It has been long time that I haven’t got a chance to go to a new place. I was just busy with my studies and internship. Ujjain attracted me for two reasons: I haven’t been to any place in Madhya Pradesh before except for Maihar and secondly, Ujjain is an ancient city situated on the eastern bank of the Kshipra River. My mother also accompanied me since Ujjain is known as City of Temples and this would also be her first visit to this city.
Ujjain was the most prominent city on the Malwa plateau of central India for much of its history. It emerged as the political centre of central India around 600 BCE. It was the capital of the ancient Avanti kingdom, one of the sixteen mahajanapadas. It remained an important political, commercial and cultural centre of central India until the early 19th century, when the British administrators decided to develop Indore as an alternative to it. Ujjain continues to be an important place of pilgrimage for Shaivites, Vaishnavites and followers of Shakta.
We reached Indore from Kolkata. Ujjain doesn’t have its airport. Indore airport is a nice, small and well-decorated airport. From there we took a cab to go to Ujjain. We already had our hotel room pre-booked online. The state highway from Indore to Ujjain is well-laid and nicely maintained. One can easily drive at a speed of 120 kmph without any problem. We reached our hotel in around 45 minutes, covering a distance of around 55 km.
Next day, we planned for the Omkareshwar temple. Omkareshwar temple is located on the banks of Narmada river in Vindhyachal mountain range of Madhya Pradesh. It is a Swayambhu (self-manifested) linga and is one of the famous 12 jyotirlingas. We left around 9 am in the morning, after having our breakfast. We passed by Indore. On the way we stopped at a dhaba named “Baba’s Chowpati” where we had a tea-break. We reached Omkareshwar at around 1 pm.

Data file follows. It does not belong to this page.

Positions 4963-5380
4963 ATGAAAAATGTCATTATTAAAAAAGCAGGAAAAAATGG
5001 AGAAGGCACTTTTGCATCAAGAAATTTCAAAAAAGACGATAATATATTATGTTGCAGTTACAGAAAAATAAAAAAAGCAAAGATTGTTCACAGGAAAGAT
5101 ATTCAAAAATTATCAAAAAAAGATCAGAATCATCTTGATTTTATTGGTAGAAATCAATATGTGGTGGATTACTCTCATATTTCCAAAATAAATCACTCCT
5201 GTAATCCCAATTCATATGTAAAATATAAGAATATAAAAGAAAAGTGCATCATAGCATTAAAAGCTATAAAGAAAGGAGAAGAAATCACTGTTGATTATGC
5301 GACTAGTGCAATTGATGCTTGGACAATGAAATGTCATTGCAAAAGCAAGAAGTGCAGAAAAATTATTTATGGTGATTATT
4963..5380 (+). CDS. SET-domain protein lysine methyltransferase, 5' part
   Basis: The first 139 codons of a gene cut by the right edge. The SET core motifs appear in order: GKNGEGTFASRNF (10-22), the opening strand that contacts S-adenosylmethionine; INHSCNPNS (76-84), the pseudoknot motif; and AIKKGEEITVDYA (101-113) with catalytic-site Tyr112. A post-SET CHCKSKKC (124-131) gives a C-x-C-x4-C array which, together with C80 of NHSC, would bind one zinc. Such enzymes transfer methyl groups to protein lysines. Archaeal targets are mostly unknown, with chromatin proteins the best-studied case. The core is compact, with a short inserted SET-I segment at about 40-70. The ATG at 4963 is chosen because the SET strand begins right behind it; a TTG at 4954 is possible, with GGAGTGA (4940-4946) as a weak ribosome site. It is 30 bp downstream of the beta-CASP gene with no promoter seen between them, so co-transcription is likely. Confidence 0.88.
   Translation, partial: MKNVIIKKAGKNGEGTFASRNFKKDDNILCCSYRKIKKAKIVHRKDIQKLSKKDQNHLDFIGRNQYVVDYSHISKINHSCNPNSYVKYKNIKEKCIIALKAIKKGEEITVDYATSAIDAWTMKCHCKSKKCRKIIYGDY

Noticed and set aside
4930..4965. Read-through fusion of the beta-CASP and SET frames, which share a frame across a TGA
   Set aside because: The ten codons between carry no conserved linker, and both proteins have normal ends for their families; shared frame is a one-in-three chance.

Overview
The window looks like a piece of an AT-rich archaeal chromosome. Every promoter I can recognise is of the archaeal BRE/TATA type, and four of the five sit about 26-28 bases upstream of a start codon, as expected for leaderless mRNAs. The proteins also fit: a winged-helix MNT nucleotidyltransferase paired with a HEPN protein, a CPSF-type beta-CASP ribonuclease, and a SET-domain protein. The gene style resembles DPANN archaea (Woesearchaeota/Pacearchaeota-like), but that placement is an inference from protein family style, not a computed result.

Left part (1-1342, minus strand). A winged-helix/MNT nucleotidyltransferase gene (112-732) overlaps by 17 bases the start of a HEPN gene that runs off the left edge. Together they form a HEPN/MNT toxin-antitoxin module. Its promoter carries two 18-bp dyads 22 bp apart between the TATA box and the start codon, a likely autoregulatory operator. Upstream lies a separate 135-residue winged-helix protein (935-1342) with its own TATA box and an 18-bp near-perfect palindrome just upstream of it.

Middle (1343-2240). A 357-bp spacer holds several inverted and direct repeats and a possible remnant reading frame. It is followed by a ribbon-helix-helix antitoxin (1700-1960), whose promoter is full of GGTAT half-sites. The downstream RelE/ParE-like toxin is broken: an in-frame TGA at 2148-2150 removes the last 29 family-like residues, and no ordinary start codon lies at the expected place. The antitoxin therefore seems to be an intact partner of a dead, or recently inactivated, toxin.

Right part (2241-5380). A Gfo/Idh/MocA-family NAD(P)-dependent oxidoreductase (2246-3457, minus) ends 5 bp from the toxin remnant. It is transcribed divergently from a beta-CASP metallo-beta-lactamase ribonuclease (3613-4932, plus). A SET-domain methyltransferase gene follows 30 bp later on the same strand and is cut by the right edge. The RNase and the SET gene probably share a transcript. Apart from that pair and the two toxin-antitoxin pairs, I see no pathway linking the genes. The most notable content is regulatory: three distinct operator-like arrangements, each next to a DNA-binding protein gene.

Omkareshwar temple is on an island called Mandhata or Shivapuri in the Narmada river; the shape of the island is said to be like the Hindu ॐ symbol. There are two main temples of Lord Shiva here, one to Omkareshwar (whose name means “Lord of Omkara or the Lord of the Om Sound”) located in the island and one to Amareshwar (whose name means “Immortal lord” or “lord of the Immortals or Devas”) located on the south bank of Narmada River on the mainland. As per the sloka on dwadash jyotirligam, Mamleshwar the other name of Amareshwar is the jyotirlinga, nonetheless, many consider both Omkareshwar and Mamleshwar equally sacred and representative of jyotirlinga at this sacred place.
According to one story, Vindhya mountain was visited by Narad Muni in a comic mood. He told Vindhya about the greatness of Meru mountain which made Vindhya full of jealousy. He begin worship of Lord Shiva to become greater than Meru mountain. He continued his relentless worship for 6 months. He practiced severe penance and even worshipped Parvita Linga Puja without moving from its place. As a result, Lord Shiva was pleased with his worship and blessed him with his desirable boon with a condition to not to become problem to Shiva devotees. At the same time Hindu Goods and Maharishis came and praised Shiva and requested to stay in that place. Shiva accepted and stayed in that place as Mamleshwar Jyotirlinga. Full with proud and jealousy, Vindhya mountain began to grow in unconditional way and even violate the boon conditions. He even create obstruction for Sun & Moon also. All devotees and deities put the matter in knowledge to Lord Vishnu who suggested them to meet sage Agastya who is capable to solve their problem. On suggestion of Vishnu Gods meet saint Agastya and described their problem. At that time Agastya Maharishi was living in Kashi with his wife. Agastya with his wife visited Vindhya mountain and requested him to stop growing till they can go to southern part of India for worship purpose and return back. Vindhya was agree on this condition and stop its further growth. But Agastya Maharishi never returned back which put Vindhya restricted to its present state. Saint Agastya with his wife stayed in Srisailam which is also called “Kashi of South India” and Dwadash Jyotirlinga. Similarly there are some other legends also.